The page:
Online Knowledge Production in Polarized Political Memes: Conclusion & Referencesby@memeology
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Online Knowledge Production in Polarized Political Memes: Conclusion & References

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In this study, we analyze the top-circulated Facebook memes relating to critical race theory (CRT) to investigate their visual and textual appeals.
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This paper is available on arxiv under CC BY-NC-SA 4.0 DEED license.


(1) Alyvia Walters, Rutgers University, USA;

(2) Tawfiq Ammaris, Rutgers University, USA;

(3) Kiran Garimella, Rutgers University, USA;

(4) Shagun Jhaver, Rutgers University, USA.


This study entices us to continue asking how we might confront mis-/disinformation in our current moment. It becomes especially urgent as we encounter the fact that much of the information circulating through highly transmissible media, such as memes, is not only incorrect but is also fungible: in the case of CRT-centered memes, CRT could “mean” almost anything race-related to forward each camp’s agenda, and seemingly very few care to engage with an institutional definition. When politicized definitions are a practice in power assertion, the discursive work these definitions do–“correct” or not–is more necessary than ever to understand. As Cassam (2021) warns us, it is important not to mistake a lack of engagement with “true” definitions as a disregard for the truth as a whole, and assuming that mis- /disinformation is merely bullshit is perhaps an unproductive lens through which to view knowledge production. We must take these definitions seriously, as they are, from a political epistemology stance, thoughtfully crafted messages that are “true” in some way to their consumers.

There are several fruitful routes that we can identify for further work around the production and consumption of these memes as they relate to knowledge-building practices. In the space of production, contacting those who created these media objects would potentially lend useful insight about how they, as creators, gained their own understanding of CRT, and why they chose to disseminate this information in these particular ways attached to these particular visual formats. The Media Research Center would be an interesting first place to start, as they crafted each of their anti-CRT memes in the same aesthetic format with the same rhetorical appeals to Black spokespeople. Additionally, study of those who consume these memes is warranted to uncover how users’ encounters with these media shape their understandings of CRT and their opinions on it.

Further, we argue that platforms, too, have some responsibility to contextualize memes such as these through content moderation practices. We acknowledge that this is more than a simple technical issue: filters for racist material, for example, would not flag memes as nuanced as these, and indeed, platforms would likely encounter bad publicity around censorship if any of the memes included in this study were removed. However, there are ways to approach this information landscape through socio-technical solutions, such as by providing the public, experts, and other cultural gatekeepers the ability to contextualize information on social networking sites (Morrow et al. 2022). By adding “notes,” or otherwise interacting with the information in such a way that its complex relationships to institutional fact are immediately evident to users who may encounter that information, platforms could greatly diminish the power of partisan information masquerading as fact.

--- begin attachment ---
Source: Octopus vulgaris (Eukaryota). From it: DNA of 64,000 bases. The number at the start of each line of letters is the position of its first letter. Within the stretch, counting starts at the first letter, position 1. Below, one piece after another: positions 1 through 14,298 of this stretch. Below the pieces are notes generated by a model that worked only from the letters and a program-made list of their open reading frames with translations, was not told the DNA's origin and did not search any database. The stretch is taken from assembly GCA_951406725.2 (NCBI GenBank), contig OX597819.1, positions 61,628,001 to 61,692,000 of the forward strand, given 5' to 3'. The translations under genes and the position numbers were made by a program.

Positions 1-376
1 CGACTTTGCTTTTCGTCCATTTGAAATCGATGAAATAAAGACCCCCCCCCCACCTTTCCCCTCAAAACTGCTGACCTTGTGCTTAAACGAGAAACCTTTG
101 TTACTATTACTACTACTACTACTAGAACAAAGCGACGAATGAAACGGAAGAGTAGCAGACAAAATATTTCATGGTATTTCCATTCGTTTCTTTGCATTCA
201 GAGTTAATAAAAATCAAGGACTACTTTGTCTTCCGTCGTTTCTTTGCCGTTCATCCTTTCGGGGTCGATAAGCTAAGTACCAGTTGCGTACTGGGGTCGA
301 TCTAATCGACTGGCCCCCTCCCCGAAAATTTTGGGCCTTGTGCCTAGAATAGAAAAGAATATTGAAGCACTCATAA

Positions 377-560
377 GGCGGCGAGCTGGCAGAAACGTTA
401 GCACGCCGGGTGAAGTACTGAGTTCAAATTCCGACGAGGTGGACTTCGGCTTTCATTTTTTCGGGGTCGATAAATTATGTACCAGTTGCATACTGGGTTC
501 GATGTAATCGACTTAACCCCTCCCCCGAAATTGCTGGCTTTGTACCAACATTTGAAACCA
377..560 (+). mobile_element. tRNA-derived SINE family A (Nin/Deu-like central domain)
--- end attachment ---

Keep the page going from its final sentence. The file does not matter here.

Finally, educational curricula and the students who learn from them would deeply benefit from incorporating critical media consumption practices into their core goals and outcomes. It is no longer possible to separate learning from media consumption in the everyday lives of the vast majority of students in the U.S., and we all suffer when there is a lack of commitment to creating critical media consumers who are trained to think before believing–and even more importantly, re-circulating–a politicized meme. Training young people on how mis-/disinformation and hate speech are disguised as fact and/or humor in memes is an important step forward in strengthening our information landscape and democratic future. Teachers are extraordinarily overburdened already, but a curriculum that integrates media literacy as a guiding principle would partially shift the burden from teachers directly and instead task those who guide the direction of school districts nationwide with creating pathways to teach this skill in all subject areas.

There is no simple solution to curtailing the circulation of harmful visual media, as it is neither a purely tech issue nor purely a lack of education: this is a social issue which can only be resolved through the engagement of a wide variety of actors. It is incumbent upon all of us to take these seemingly insignificant memes seriously for their social impact and what they reveal about current ideological trends. It is crucial to better understand how bottom-up knowledge production on politicized topics, such as CRT, occurs on social media, particularly through compact, madeto-share media such as memes. In doing so, we can move beyond a deterministic conception of post-truth politics which generalizes disregard for truth, and instead interrogate the construction of politicized “truth” as a sustained process of thoughtful rhetorical decision-making with real-world effects.


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